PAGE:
Just a stone’s throwfrom the Intracoastal Waterway, this port city is known for its seafood and wasonce dubbed the Shrimp Capital of the World.
On the tip of the peninsula next to theTurtle and East rivers, Brunswick is known as the gateway to theIntracoastal Waterway. This small, south Georgian city is just ashort drive north of the Florida border on the Atlantic Ocean coast. While manyuse the city as a launching pad to explore the nearby Saint Simons and Jekyll islands,the city itself has a prospering cultural community and a historic old town. Itoffers a refreshing perspective on traditional Southern cuisine.
Visit the docks today to see the economic heart of the region. Brunswick was founded in the 18th centurybut experienced most of its growth during the mid-20th century. ThroughoutWorld War II the city boomed as a pivotal port and one of the nation’s largestshipbuilding yards, contributing to the war effort. While used mostly by cargo ships, the thriving fishing industry in the area today contributes to some of the localdelicacies.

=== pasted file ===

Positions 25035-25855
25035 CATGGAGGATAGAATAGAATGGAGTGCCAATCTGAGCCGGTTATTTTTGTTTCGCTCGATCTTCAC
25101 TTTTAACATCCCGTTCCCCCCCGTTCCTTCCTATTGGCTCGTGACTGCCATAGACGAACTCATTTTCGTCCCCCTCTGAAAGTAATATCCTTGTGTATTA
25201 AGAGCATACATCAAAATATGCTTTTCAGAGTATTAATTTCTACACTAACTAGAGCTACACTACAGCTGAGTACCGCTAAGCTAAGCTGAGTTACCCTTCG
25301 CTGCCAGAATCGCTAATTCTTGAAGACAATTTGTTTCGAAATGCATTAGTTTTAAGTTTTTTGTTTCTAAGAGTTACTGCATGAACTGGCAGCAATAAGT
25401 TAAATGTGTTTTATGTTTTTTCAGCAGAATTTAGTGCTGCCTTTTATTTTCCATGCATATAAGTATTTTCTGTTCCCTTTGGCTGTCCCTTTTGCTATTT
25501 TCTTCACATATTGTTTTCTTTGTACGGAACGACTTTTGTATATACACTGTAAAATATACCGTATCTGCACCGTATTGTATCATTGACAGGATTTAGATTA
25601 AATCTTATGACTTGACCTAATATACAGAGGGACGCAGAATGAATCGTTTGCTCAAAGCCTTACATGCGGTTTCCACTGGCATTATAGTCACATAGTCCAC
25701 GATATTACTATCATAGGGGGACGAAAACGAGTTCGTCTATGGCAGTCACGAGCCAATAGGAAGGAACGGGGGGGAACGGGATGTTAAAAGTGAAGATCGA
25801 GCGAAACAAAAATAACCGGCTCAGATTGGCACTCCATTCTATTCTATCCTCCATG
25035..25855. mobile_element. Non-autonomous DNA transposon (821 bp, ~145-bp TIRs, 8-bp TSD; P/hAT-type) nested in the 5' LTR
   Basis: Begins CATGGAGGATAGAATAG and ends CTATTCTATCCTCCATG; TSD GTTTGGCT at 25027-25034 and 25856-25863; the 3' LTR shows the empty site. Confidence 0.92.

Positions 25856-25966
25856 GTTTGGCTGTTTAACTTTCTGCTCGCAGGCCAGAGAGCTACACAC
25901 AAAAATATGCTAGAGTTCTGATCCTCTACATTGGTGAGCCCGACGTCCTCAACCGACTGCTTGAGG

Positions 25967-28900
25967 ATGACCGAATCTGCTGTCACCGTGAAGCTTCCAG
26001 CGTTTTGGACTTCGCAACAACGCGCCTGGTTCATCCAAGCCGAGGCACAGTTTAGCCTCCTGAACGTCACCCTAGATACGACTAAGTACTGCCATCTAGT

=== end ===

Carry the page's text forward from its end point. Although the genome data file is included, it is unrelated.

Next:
Find cozy restaurants and bars filled withfriendly locals in the Old Town. Sit down for a bowl of Brunswick stew, atomato-based dish that contains beans, corn, okra and vegetables. Traditionallythe dish contained rabbit or squirrel, but today you’ll find chicken and porkat most establishments. Dine in one of Brunswick’s popular seafood restaurantsto see why the city was once dubbed the “Shrimp Capital of the World.” Explorethe Old Town to discover the ornate architecture of the Old Brunswick City Hallor take in a performance at the Ritz Theatre.
Get around the city by renting a car fromone of the major rental franchises found in the city center or by catching thelocal bus lines which serve the city. Brunswick has its own airport with dailyflights from Atlanta, but most choose to drive from Jacksonville or Savannah,both less than two hours away.